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Recent Developments: Passenger ship casualties

A passenger ship makes its way down a river.A slew of casualties with fatalities kept passenger ship incidents in the spotlight in 2015. The IMO adopted guidelines that enhance the safety of ships carrying passengers on non-international voyages, but AGCS experts question whether more needs to be done. Incidents such as the Aung Tagun 3 which sank on March 13 off the coast of Myanmar, the Kim Nirvana-B which sank on July 2 off Ormoc, Leyte, and the Dong Fang Zhi Xing which sank on June 1 in the Yangtze River – all with multiple fatalities – emphasize the ongoing issue with passenger ship safety.

Singapore-based Klimczak believes passenger ship standards in Asia are many years behind the rest of the world. “The quality of class in many territories in this region is far below any recognized international standards. We only hear about the accidents which involve casualties, but there are many more accidents that we do not hear about.” With frequent sailings, and pressure to turn a profit, passenger ship owners in the region find it difficult to schedule in necessary maintenance.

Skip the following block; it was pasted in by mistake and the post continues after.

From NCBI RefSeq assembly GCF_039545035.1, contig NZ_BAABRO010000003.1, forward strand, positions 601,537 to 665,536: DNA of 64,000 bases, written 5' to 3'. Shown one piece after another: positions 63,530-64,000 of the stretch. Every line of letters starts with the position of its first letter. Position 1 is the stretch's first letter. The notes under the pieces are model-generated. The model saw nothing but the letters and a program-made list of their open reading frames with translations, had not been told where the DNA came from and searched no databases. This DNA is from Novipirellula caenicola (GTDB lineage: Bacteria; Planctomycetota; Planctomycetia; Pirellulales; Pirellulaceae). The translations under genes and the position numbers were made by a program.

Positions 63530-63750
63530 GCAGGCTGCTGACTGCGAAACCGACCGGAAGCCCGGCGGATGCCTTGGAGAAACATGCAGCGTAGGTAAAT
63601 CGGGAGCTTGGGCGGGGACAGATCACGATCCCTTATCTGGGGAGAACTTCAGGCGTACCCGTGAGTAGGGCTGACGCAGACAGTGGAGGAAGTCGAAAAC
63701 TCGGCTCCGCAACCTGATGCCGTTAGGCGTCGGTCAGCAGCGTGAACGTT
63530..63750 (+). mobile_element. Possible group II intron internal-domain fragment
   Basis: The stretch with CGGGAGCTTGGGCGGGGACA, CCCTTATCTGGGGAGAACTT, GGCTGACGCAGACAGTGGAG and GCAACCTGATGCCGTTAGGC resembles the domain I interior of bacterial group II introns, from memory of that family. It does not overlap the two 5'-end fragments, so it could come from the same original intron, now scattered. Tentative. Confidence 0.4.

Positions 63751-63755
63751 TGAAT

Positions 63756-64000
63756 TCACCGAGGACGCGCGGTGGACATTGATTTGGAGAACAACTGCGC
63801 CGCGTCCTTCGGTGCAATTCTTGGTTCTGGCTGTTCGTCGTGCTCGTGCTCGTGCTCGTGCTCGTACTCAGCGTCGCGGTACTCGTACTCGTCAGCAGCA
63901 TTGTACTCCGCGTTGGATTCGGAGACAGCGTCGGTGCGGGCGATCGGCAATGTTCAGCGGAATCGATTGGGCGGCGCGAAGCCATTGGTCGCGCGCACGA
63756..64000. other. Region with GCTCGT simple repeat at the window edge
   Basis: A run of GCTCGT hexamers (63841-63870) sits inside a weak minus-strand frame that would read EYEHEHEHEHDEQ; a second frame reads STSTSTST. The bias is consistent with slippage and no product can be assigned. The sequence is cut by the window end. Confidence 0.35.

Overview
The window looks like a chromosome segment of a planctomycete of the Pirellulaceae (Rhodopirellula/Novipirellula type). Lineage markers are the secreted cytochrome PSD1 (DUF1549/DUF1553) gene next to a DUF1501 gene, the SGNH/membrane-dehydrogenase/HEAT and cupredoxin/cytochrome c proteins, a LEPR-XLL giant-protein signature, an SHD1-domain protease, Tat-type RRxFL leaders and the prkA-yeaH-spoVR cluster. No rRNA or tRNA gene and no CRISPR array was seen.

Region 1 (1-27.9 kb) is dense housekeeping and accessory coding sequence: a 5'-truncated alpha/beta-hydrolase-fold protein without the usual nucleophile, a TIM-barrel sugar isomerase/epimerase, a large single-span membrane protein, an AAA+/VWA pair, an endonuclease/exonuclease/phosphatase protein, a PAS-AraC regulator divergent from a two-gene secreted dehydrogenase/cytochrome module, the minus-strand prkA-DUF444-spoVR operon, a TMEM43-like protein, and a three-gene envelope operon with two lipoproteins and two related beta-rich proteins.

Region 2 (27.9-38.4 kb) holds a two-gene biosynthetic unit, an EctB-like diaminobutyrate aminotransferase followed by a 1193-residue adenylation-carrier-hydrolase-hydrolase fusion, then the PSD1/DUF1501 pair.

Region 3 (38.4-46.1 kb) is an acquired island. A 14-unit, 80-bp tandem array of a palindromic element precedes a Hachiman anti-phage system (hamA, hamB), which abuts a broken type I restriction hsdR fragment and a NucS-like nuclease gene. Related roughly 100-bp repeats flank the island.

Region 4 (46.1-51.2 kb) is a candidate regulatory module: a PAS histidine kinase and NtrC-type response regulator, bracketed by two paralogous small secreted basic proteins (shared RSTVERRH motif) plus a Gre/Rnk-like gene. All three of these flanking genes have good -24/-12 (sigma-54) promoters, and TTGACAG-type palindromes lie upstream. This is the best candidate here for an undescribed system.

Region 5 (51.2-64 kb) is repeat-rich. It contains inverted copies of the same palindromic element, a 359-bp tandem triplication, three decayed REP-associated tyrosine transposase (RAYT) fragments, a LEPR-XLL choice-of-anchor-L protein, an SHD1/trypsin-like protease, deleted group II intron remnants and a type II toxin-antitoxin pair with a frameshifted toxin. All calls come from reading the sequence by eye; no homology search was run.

The problem is split between developed and emerging countries. Standards exist for the first but are they resilient enough, asks Gerhard. For the latter, there’s a question mark over whether global safety standards have even penetrated and, if they have, are being enforced. “As a global company, we are building relationships with these countries; we need to share information with local insurers. While we are not the world’s police we have an obligation to assist. We want to make sure standards are agreed and adhered to.”

Khanna agrees: “We, as the industry, need to find ways to penetrate into these regions. The industry should try to raise awareness within the local ferry communities. Enforcement of the regulations is down to the local government and direct influence can be difficult.”

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(Click on image to expand) The East Mediterranean and Black Sea, Japan, Korea and North China and British Isles, N.Sea, Eng. Channel, Bay of Biscay maritime regions have all seen their five year moving loss average totals improve considerably over the past decade. Conversely, the South China, Indochina, Indonesia and Philippines five year moving loss average has seen little change. Source: Source: Lloyd’s List Intelligence Casualty Statistics. Data Analysis & Graphic: Allianz Global Corporate & Specialty